Tuesday, April 4, 2017

News from our library

Our president, Frances, has penned a post on a fascinating book, new to our library:

A beautiful book, Shakespeare in Ten Acts by Gordon McMullen, has been donated to our Club by former Secretary Roy Shannon. It has many fascinating accounts and discussions of all sorts of topics relating to Shakespeare's writing and its staging. This includes an account of the first performance of The Tempest in 1610 or 1611, and goes on to trace the 400 year history of the play's production with special reference to the staging and to the interpretation of the text.

The Tempest was the first of Shakespeare's plays to be written specially for the new indoor Blackfriars Theatre. McMullen considers the main differences between the Globe and Blackfriars, which would influence the writing and presentation of plays.

First, the question of light: the productions were no longer reliant solely on daylight, since the use of candles allowed night performances. The artificial light led to an awareness and consideration of which colours and textures would show up best. As well, sequins and other accessories were used more freely, thanks to their sparkling and reflecting qualities.

The sound and acoustics differed. The huge, open Globe required loud and relatively unsubtle noises, but in the confined and more intimate space of Blackfriars it was possible to introduce a greater range of more delicate sound effects. This is particularly striking in The Tempest, which employs many different noises, both pleasant and chaotic. Music became a much more important feature, with many and varied purposes for both instrumental music and song in The Tempest.

Because candles needed regular trimming it was convenient to break the action into scenes. While the candles were attended to, it was possible to introduce entr'acte music, and there was the chance to change hangings or scenery.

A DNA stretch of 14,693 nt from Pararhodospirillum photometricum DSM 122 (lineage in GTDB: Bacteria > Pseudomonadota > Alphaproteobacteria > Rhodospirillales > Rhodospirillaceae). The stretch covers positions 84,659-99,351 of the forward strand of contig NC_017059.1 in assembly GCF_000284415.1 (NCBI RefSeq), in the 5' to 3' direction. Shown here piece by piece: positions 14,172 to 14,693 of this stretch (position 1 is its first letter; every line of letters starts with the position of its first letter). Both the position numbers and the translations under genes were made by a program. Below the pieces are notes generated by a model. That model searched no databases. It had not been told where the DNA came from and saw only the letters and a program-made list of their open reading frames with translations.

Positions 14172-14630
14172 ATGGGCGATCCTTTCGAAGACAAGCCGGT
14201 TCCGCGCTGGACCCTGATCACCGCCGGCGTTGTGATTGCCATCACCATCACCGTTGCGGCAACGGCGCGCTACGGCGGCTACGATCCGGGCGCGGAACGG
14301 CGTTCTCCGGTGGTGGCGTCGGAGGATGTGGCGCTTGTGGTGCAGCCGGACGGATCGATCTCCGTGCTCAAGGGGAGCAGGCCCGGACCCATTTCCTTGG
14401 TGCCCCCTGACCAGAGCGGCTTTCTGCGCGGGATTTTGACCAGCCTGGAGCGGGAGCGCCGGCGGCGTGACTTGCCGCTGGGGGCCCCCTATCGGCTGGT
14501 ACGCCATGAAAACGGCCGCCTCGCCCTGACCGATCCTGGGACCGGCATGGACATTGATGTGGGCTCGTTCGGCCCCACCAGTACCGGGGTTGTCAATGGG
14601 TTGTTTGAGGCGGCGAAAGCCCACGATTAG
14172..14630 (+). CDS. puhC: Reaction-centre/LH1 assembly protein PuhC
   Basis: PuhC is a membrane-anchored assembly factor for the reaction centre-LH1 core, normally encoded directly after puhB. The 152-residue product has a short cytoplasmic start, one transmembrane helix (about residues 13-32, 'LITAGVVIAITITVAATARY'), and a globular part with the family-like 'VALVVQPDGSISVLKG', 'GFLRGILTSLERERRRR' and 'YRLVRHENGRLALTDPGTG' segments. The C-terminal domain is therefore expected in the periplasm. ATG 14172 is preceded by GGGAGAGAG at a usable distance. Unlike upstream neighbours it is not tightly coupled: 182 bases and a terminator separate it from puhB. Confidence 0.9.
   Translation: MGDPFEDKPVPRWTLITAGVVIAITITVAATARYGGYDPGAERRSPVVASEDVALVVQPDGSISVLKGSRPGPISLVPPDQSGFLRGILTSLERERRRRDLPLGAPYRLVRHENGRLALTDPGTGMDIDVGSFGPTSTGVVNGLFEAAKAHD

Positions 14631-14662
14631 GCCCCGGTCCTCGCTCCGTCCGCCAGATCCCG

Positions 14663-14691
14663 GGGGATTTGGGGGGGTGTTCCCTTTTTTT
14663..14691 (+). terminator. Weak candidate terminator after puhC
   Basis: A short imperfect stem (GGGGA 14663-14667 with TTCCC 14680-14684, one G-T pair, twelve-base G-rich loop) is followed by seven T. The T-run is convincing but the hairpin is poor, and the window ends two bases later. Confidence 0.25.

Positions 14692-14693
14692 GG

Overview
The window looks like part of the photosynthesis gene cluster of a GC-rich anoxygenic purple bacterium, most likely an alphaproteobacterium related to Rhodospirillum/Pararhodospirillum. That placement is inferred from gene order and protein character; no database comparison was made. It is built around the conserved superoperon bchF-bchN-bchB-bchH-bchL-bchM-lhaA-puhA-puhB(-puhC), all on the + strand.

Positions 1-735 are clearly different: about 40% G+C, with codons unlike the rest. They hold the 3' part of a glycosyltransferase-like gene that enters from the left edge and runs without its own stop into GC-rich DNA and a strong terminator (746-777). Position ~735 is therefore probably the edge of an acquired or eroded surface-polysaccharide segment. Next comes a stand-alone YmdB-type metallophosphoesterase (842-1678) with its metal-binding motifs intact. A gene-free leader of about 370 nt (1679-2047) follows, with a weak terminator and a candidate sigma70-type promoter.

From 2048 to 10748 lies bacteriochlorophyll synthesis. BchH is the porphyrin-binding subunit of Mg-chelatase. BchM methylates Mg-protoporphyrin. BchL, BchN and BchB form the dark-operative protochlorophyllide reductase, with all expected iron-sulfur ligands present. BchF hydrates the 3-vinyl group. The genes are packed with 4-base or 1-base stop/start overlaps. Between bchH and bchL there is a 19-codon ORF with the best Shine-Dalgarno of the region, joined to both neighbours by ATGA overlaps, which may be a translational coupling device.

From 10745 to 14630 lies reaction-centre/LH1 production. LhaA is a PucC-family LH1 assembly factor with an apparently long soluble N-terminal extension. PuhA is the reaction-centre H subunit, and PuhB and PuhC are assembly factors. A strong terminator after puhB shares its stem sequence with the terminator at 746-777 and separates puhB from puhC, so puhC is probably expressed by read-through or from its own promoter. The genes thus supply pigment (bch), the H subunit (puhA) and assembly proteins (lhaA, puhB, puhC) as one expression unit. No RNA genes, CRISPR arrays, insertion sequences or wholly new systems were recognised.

In Blackfriars there were various new stage tricks available, for instance allowing characters to disappear (or appear) from below or above (such as the goddess Juno descending to bless the wedding). Although we don't know exactly how it worked, there was also the ‘quaint device’ by which the magic banquet vanished before the courtiers could eat.

After this summary, McMullen, describes three landmark productions:

a) In 1667 a free adaptation by Davenant and Dryden had many changes of characters and plot, but it retained a lively awareness of the importance of special effects.

b) In 1857 Charles Kean's production had such complex scenery that 140 plus stage hands were required to move it. At that time most observers agreed that elaborate spectacle was essential, but there was an interesting divergence of opinion from Hans Christian Andersen, who said: ‘Everything was afforded that machinery and stage direction can provide...(but)...Shakespeare was lost in visual pleasure; the exciting poetry was petrified by illustrations; the living word had evaporated.’

c) The 1904 production by H. Beerbohm Tree was the first to use electric light. Tree said that ‘The Tempest most demanded the aids of modern stage-craft.’ (Interestingly, in this production Caliban was portrayed sympathetically, not, as traditionally, a clown.)
McMullen surveys the modern era, with its continued use of spectacular effects, but evolving to more sophisticated political interpretations of the text. He notes that since 1950 productions have aired questions of colonialism, racism, sexual and familial psychology.

He concludes: ‘The tradition of The Tempest spectacle has ... retained its hold, in one way or another, to the present.’

Having just seen the film of the RSC's 2016 production, I can endorse this comment. It was an extraordinary piece of theatre in which the director and his designer (and indeed a large creative team) used every 21st century means available to them to make for their audience an absolutely magical experience.

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